The way the 555 operates is when pin 2 goes at or below 1/3Vcc the output pin 3 will go high. When pin 6 go to or near 2/3Vcc the output goes low. The only time that the relay will energize is when the output pin 3 is high. Since you have R4 connected to the output. When you depress S1 capacitor c1 may act as a short and cause the output to go high as pin 2 goes below 1/3Vcc(1.66V). I don't see how the output will ever go low(pin 6 at 2/3Vcc(3.33V) as R2 and R3 allow the charge of C1 to only charge to 2.5V.
     
  4. Ron H

    AAC Fanatic!

    Apr 14, 2005
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    What is the source of your +5V?
     
  5. Ron H

    AAC Fanatic!

    Apr 14, 2005
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    C1 gets charged to the output voltage through R4. When the output is low, C1 gets charged to ≈0V. Momentarily closing the switch puts ≈0V on pins 2 and 6, causing the output to go high. This charges C1 to ≈vcc (ideally). Pushing the button again causes pins 2 and 6 to go to ≈vcc, and the output goes low. Ad nauseum.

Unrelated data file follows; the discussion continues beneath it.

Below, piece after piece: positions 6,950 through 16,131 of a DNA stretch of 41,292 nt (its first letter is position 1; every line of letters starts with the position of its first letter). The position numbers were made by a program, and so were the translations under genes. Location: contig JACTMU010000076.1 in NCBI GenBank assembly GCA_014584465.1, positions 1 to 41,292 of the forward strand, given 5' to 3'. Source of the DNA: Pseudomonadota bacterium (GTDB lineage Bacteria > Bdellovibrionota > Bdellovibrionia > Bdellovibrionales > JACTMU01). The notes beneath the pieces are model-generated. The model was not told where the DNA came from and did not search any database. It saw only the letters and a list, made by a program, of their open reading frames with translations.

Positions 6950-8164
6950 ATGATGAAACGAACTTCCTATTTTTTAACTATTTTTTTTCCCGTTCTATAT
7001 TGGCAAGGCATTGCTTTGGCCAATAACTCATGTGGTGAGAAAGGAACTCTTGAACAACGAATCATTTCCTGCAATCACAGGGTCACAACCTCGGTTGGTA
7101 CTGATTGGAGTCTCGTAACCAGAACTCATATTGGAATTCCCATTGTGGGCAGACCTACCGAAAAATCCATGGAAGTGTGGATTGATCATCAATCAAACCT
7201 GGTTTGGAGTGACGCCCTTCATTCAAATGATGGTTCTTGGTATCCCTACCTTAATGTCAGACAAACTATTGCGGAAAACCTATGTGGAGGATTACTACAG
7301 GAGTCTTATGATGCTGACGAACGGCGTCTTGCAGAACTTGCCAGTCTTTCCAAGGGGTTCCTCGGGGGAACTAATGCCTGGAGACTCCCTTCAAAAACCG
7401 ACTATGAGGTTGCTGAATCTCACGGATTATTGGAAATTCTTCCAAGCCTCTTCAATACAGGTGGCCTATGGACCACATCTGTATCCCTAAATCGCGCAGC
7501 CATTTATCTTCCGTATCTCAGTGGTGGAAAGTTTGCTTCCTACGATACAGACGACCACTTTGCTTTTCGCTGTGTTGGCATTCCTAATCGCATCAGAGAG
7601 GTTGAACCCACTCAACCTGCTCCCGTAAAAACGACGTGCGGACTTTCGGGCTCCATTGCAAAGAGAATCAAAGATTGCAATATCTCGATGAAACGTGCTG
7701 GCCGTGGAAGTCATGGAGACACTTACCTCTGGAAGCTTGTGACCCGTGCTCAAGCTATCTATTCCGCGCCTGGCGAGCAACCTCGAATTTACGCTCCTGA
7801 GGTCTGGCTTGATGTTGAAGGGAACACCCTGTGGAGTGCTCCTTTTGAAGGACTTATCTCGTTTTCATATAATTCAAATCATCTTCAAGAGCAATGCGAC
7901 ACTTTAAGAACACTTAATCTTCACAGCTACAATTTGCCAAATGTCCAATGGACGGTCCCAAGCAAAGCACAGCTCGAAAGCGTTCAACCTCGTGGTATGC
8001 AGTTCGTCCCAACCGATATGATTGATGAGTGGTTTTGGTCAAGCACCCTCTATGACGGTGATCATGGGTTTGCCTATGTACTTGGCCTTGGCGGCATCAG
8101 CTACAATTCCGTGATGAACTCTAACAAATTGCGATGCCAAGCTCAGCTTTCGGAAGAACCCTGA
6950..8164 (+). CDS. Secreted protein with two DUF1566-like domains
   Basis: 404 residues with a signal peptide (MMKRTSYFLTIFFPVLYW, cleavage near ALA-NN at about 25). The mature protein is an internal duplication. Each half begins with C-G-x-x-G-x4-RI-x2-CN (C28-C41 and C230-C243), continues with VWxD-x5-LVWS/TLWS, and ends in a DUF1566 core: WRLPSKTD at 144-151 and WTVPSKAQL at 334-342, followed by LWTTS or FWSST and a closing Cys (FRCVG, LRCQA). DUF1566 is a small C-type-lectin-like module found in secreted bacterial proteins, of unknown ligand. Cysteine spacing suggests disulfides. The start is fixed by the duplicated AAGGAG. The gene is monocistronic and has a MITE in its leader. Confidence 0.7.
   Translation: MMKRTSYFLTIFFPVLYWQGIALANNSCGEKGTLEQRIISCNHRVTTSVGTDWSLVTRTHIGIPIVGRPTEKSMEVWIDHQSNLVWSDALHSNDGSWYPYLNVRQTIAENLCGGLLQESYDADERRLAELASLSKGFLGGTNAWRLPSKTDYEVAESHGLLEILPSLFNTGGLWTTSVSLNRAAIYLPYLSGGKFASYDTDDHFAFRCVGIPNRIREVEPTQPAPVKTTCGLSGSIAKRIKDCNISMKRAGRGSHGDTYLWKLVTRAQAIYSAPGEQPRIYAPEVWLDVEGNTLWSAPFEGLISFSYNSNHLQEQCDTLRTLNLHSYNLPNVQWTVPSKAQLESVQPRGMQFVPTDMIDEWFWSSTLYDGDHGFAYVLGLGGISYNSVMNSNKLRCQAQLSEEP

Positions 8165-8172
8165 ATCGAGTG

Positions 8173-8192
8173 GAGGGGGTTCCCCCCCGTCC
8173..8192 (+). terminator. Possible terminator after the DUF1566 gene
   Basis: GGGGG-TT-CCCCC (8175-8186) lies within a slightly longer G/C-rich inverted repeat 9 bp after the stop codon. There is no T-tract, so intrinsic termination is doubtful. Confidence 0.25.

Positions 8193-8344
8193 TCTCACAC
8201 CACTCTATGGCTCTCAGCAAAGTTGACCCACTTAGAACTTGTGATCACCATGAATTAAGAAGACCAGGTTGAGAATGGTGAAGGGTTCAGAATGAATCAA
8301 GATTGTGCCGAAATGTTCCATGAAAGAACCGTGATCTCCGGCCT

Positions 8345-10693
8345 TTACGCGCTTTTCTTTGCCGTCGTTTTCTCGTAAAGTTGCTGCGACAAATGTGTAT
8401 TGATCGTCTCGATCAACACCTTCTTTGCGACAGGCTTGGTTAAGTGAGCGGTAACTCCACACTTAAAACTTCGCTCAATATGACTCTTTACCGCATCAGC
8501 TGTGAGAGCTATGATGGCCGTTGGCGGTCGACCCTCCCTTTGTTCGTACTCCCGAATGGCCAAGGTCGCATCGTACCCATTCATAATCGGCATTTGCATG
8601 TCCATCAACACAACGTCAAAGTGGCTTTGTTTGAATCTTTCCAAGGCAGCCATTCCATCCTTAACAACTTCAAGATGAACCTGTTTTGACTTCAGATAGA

6. mlog

    Member

    Feb 11, 2012
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    For power supply bypassing, National recommends a minimum of 0.1μF in parallel with 1μF electrolytic.
     
  7. lubnaan90

    Thread Starter Active Member

    Jan 13, 2010
    196
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    Plz pay attention to the picture i have attached with this quote, on the right side of the board you can see a Transformer (Primary 220v - Secondary 12v), a Bridge rectifier, Filter Cap, Regulator 7805 and hence 5v Dc routed to the circuit.
     
  8. lubnaan90

    Thread Starter Active Member

    Jan 13, 2010
    196
    2
    Just Tried this, But the false trigger still persists.
     
    Last edited: Mar 5, 2012
  9. k7elp60

    Senior Member

    Nov 4, 2008
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    Once again Ron is correct. I forgot that when the push button is not depressed the capacitor will charge to ≈Vcc, because of the connection of R4 to the output.
     
  10. tracecom

    AAC Fanatic!

    Apr 16, 2010
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    Without a schematic of your regulator circuit, it's impossible to say. However, from the photo, I think that you don't have sufficient filtering on the regulator circuit. Note that the attached regulator is for 12V, but C1, C2, C3, & C4 would be the same with a 7805 instead of a 7812.